Recently I flew on both Southwest Airlines and American Airlines. On both flights, in a momentary fit of boredom, I reached for the in-flight magazine. In both cases I was surprised to see a feature story on the "Top Doctors in America."
The article consisted of a series of full-page, glossy, portrait-type photos of men and woman in expensive, tailored clothes. I had not ever heard of a single one of the doctors, despite having worked as a medical journalist for 25 years and being at a major medical university.
Surely if these were the top dogs, I would have heard of at least one of them.
Perhaps there had been a competition to be a top doctor? Maybe each had done significant research or invented something special? Perhaps their excellent rating was based on their excellent clinical care or was the result of their special surgical skills? Maybe the rating was based on patient recommendations?
I looked up the public ratings of many of these doctors online and they seemed merely average, with patient satisfaction scores of about 70 percent. Most doctors had no or very few published research studies. There were no reports that their clinical outcomes were superior or any better than other doctors' outcomes.
So what made them a "top doctor in America?"
The company claims to use some sort of survey to assure they are a top doctor, but the company would not disclose how it conducts its "survey," who takes the survey, or whether it is scientific.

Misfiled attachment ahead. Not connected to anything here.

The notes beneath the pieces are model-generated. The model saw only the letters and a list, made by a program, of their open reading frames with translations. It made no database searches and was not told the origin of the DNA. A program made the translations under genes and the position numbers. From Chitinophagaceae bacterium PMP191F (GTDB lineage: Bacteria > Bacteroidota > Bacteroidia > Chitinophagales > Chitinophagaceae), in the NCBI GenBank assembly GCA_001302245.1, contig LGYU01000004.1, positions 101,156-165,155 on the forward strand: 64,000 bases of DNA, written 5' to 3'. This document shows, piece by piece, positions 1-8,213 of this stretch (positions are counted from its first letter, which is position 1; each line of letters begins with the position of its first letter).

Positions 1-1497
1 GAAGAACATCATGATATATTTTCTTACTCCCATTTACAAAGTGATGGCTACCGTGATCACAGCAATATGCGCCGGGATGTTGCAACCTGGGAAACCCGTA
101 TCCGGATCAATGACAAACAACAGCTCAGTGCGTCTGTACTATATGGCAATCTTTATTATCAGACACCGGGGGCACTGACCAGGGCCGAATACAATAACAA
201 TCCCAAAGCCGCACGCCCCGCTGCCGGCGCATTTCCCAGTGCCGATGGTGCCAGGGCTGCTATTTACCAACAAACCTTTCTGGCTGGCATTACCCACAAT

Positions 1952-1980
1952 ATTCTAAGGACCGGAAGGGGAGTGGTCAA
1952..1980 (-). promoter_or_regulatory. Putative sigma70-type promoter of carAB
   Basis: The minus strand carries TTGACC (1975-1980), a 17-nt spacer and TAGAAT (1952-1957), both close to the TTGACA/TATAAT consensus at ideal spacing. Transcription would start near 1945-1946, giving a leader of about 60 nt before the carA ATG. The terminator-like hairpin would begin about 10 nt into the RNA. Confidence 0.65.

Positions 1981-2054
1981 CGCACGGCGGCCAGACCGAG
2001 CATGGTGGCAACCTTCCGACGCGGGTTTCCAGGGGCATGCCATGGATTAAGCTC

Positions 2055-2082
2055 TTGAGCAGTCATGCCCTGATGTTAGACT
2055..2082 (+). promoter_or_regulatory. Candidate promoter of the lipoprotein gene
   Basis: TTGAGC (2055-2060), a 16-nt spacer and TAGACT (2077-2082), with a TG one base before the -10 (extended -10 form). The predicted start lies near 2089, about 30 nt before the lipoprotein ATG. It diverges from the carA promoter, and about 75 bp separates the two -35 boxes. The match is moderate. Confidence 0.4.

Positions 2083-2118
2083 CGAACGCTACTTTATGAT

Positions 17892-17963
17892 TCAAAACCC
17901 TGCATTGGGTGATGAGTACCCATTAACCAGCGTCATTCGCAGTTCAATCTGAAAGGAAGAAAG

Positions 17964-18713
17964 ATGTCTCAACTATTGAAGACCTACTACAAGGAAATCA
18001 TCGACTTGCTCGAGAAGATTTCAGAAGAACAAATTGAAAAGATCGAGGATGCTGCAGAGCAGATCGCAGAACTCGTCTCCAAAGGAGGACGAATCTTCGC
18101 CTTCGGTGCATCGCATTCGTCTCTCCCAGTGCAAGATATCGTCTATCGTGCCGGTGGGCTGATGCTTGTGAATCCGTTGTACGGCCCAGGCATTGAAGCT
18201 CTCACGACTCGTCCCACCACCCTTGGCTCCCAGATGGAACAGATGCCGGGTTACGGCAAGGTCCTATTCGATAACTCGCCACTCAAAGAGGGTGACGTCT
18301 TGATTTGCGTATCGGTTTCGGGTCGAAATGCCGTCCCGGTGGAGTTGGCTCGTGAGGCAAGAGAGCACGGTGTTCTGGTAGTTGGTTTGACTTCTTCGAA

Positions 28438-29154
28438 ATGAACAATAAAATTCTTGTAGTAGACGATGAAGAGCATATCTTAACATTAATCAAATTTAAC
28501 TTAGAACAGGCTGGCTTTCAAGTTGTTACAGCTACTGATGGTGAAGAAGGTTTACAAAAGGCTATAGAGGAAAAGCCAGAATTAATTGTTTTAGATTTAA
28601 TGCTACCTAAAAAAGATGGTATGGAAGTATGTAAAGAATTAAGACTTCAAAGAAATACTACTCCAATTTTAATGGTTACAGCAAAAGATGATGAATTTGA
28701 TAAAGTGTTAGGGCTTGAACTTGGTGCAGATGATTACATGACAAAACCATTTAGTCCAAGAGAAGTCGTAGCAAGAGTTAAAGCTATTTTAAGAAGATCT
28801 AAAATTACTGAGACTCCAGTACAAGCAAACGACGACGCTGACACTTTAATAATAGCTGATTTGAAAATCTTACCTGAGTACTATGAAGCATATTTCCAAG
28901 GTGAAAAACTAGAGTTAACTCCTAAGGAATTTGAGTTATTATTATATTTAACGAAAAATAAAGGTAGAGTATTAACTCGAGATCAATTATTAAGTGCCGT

Once certified as a "top doctor," the doctors pay large sums to be listed as a top doctor in this magazine, presumably to generate business.
The top doctor website claims that "In-flight magazines are one of the best- kept secrets for reaching a well-educated and affluent audience. There is an in-flight magazine placed in every seat pocket of every plane that the airline flies."
There are two problems with this. First, it means these doctors are paying to spread potentially misleading information about their skills, suggesting they are better than other doctors in America. Second, it calls into question the integrity of these magazines Southwest's Spirit Magazine and American's American Way magazine.
The manner in which they feature these doctors creates the illusion of a feature story rather than a paid advertisement. Nowhere on the pages does it say this is a paid advertisement. This is both misleading journalism and misleading medical promotion.
So, are there top doctors in America? Within certain fields there are certainly better and worse doctors. But when I say this, I need to explain that there is no one measure of excellence and some people will value, say, a doctor's bedside manner over his speed in the operating room, while others will value the opposite.
Health care is not a competition. We can and should expect all licensed doctors to be excellent. But those who take out the biggest billboards and advertise the most are no better, and according to what my mother (and Shakespeare) taught me, they may be worse than those who are so good they need not advertise.
Methinks thou dost protest too much.